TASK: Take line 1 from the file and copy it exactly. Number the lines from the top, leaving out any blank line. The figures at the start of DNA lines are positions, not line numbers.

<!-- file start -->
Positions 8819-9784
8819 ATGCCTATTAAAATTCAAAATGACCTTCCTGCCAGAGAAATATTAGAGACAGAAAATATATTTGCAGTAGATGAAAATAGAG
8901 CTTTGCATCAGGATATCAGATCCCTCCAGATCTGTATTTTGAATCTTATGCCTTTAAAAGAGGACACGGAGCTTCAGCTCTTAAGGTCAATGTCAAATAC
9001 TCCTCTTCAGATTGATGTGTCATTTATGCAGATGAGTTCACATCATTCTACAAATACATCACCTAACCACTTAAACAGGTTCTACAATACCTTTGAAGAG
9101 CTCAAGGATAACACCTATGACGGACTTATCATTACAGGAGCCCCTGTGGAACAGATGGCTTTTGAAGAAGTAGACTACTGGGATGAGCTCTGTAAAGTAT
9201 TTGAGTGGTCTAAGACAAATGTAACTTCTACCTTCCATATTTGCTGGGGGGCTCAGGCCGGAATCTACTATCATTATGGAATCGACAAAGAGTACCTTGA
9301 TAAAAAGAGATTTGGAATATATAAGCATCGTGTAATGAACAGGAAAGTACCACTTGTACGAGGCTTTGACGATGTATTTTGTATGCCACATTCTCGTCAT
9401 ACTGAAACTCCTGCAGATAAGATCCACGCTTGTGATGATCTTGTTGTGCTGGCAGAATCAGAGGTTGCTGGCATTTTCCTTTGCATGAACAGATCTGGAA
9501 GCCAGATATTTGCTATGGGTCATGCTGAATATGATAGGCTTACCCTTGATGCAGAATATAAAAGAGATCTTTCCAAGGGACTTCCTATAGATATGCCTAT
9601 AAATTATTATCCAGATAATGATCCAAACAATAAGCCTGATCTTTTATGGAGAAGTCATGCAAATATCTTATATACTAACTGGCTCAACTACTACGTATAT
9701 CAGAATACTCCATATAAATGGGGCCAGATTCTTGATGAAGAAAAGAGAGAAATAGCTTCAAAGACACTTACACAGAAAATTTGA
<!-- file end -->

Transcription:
Positions 8819-9784